There’s delicate poetical imagery in Robert Schenkkan’s 2005 drama about the meeting of and fleeting romance between two exiles in an Austin suburb. That delicacy, however, is saturated by generic chat between the characters and a somewhat predictable romance. You know a play’s in trouble when a gun has to be drawn in order to elicit some palpable drama. That’s no slight against the actors — Demian Bichir and Shannon Cochran — whose sincere and layered interpretations of a Cuban gardener and his deeply troubled white female employer keep the action watchable. This is a play that unearths the past about how they got to where they are — stories of their respective betrayals, as both victims and perpetrators, their guilt and their defenses as life’s hardships have piled up against both of them. So the drama consists of them meeting, courting, spurning that courtship, her regrets over their one-night stand, and the stories that spill from both of them with far too much ease to be an entirely plausible reflection of the grief they’ve both suffered. Michael Ganio’s ornate set consists of an outdoor jungle of pampas-grass for Act 1, which yields to the woman’s bedroom in Act 2. It has a kind of cinematic realism that seems at odds with the metaphysics the play is driving at — where freedom is the freedom to imagine. Neither the play nor the set asks for much imagination on our part. Geffen Playhouse, 10886 Le Conte Ave., Westwood; Tues.-Thurs., 7:30 p.m.; Fri., 8 p.m.; Sat., 4 & 8:30 p.m.; Sun., 2 & 7 p.m.; through Dec. 7. (310) 208-5454.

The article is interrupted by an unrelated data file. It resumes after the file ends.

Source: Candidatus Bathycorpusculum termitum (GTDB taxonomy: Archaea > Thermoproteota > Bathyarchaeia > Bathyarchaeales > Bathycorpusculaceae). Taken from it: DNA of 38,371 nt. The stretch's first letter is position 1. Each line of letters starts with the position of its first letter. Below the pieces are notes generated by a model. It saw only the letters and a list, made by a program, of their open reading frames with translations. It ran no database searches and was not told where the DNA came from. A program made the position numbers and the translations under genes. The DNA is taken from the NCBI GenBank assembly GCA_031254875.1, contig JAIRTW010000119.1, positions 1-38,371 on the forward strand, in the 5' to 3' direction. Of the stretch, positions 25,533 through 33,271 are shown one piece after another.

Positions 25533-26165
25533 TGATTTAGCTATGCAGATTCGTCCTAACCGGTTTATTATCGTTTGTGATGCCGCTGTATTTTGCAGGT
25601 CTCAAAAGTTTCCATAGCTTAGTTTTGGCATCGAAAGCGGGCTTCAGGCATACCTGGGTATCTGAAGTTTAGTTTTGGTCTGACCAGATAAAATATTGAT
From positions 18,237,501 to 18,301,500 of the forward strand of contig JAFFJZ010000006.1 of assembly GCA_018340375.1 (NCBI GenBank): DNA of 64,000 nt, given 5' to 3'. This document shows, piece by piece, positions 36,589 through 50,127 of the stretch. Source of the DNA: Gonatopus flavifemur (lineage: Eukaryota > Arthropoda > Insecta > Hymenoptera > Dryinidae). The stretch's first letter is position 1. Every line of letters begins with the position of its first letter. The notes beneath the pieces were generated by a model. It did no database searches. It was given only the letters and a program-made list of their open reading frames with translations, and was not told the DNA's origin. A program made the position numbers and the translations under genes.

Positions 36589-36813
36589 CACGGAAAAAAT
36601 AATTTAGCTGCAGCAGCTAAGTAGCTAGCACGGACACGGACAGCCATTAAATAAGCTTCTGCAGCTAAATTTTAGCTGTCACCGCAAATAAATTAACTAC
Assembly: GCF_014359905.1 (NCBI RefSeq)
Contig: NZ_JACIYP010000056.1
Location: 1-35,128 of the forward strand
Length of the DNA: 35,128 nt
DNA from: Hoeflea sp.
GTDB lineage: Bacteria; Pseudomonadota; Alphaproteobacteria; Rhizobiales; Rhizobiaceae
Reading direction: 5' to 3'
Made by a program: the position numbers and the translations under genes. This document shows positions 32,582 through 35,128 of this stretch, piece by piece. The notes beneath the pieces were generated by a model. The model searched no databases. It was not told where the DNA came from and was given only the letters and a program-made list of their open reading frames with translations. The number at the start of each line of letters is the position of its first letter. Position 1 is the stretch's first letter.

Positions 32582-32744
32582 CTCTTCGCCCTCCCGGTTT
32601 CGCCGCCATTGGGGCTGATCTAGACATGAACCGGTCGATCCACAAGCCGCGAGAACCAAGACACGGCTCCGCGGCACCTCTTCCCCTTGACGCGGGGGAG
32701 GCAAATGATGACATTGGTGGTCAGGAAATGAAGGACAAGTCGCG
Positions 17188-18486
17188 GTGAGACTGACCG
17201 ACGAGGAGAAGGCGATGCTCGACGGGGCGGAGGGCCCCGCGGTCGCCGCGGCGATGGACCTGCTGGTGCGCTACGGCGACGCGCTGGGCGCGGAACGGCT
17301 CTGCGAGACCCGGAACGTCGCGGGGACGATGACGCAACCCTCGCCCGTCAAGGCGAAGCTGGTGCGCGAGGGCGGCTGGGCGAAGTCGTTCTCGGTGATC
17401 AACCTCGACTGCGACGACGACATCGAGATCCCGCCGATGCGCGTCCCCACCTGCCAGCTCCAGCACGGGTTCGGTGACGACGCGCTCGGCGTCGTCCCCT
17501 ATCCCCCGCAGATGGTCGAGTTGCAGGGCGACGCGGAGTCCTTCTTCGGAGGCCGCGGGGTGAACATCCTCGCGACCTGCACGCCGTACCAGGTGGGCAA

Tuesdays-Thursdays, 7:30 p.m.; Fridays, 8 p.m.; Saturdays, 4 & 8:30 p.m.; Sundays, 2 & 7 p.m. Starts: Nov. 5. Continues through Dec. 7, 2008
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